Friday, November 20, 2015

Could Yankees trade BOTH Gardner and Miller?

We’ve heard it over and over; the New York Yankees will not be active in the high-priced free agent market in a season in which big money is not coming off the books.

Brett Gardner
Photo: Keith Allison
Instead, they will follow a strategy which got aggressive last season in which the club traded from surplus and from their major league roster to acquire MLB-ready players tagged with the “upside” label. The effort paid off in 2015 with pitcher Nathan Eovaldi and shortstop Didi Gregorius playing important roles to the Yankees wild card berth.

This offseason began much the same way as last, with general manager Brian Cashman pulling off a trade of his backup catcher (John Ryan Murphy), this time nabbing a promising 26-year-old outfielder in Aaron Hicks. Cashman immediately touted Hicks as a potential full-time player (though he never said in 2016) and just as quickly the rumor mill surrounding Brett Gardner heated up.

The team also has Jacoby Ellsbury in the outfield, meaning two players with much the same style of play. Trading Gardner is the more reasonable option for the Yankees because he has three seasons and $38 million left on his deal. Meanwhile, Ellsbury is under contract for five more seasons with close to $110 million left on his pact.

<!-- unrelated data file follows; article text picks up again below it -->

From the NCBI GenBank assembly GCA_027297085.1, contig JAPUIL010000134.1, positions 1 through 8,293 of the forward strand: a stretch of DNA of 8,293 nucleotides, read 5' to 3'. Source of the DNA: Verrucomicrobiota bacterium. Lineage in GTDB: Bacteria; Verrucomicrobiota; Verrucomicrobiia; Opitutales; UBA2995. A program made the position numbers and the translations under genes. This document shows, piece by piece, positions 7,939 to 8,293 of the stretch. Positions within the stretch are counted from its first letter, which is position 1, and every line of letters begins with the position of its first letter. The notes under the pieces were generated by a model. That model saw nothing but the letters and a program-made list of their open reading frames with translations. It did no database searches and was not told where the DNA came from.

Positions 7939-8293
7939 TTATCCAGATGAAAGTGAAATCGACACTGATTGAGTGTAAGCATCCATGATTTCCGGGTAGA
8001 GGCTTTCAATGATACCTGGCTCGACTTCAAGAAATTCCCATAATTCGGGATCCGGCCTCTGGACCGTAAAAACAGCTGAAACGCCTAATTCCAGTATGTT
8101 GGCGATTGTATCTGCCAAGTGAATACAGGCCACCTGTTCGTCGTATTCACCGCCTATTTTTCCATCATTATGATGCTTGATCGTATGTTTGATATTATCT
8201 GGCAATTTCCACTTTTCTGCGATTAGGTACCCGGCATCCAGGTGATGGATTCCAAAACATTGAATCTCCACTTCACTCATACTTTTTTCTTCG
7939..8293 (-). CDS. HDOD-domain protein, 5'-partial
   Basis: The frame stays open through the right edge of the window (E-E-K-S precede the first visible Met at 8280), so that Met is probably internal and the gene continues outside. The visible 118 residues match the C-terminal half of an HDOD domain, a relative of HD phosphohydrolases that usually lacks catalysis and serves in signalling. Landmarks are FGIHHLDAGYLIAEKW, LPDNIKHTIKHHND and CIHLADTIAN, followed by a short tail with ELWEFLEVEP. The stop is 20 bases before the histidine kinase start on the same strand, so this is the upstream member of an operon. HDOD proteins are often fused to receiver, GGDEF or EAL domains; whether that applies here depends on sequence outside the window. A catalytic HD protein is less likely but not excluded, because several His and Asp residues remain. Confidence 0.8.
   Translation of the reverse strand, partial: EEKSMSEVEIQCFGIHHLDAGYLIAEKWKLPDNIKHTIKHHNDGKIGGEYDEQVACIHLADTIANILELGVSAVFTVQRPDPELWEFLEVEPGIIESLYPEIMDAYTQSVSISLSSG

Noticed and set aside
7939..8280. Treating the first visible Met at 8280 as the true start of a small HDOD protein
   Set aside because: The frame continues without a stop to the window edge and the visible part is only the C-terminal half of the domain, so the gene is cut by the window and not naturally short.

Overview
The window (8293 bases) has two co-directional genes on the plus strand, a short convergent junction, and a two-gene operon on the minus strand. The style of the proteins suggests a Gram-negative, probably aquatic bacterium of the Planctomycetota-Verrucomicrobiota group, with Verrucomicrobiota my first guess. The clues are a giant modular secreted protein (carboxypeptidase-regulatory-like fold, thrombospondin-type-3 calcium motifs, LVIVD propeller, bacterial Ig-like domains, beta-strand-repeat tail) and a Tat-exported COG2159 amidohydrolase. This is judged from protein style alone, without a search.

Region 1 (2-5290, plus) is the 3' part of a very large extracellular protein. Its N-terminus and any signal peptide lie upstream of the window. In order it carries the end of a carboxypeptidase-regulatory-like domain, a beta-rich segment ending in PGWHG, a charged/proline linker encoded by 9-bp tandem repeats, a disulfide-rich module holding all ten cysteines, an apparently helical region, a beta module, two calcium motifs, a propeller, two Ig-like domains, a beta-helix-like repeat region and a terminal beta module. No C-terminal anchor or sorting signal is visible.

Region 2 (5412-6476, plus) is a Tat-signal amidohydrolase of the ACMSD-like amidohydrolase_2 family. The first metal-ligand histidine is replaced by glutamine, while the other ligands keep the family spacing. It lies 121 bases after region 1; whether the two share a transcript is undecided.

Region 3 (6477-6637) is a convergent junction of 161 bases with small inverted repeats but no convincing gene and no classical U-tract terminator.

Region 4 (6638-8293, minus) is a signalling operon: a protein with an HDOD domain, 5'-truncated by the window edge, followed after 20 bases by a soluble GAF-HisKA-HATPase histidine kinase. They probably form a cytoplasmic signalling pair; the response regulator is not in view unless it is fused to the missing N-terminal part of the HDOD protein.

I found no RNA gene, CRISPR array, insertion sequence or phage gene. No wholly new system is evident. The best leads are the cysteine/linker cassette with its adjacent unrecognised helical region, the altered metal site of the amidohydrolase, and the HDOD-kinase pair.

So far, Gardner has been linked to the Seattle Mariners (who seem to be out now after trading for Leonys Martin) and the Cleveland Indians. The Yankees want another starter and the Indians have a surplus; namely Carlos Carrasco and Danny Salazar. Each pitcher would necessitate more from the Yankees, but both pitchers fit the Yankees' desires for hard-throwing young pitchers. Most recently, Gardner was connected to the Chicago Cubs for infielder Starlin Castro according to New York Daily News reporter Mark Feinsand.

Now, if the Yanks cannot find a suitable partner for Gardner, the rumor mill has also been hot around the team's 2015 closer and the American League Reliever of the Year, Andrew Miller. Miller has three years and $27 million left on the deal he signed last offseason. The Yankees, seeing what the San Diego Padres received for closer Craig Kimbrel, might pull the trigger on a deal that nets the club some prospects to fill any perceived voids in the system.

The Yankees have the luxury of being able to move BOTH Gardner and Miller because of what’s currently on the roster and in the farm system, along with who they might receive in return.

Friday, November 13, 2015

If Yankees add outside starter, bullpen might benefit from excess arms

The New York Yankees are reportedly in the market for a starting pitcher, yet they have seven hurlers on their 40-man roster who made at least 11 starts for the club in 2015. If a starter is added to the mix this offseason, we might expect one of those seven pitchers is traded. We can speculate as to who that might be, but it’s also worth trying to determine who misses the cut to stick in the rotation (assuming good health).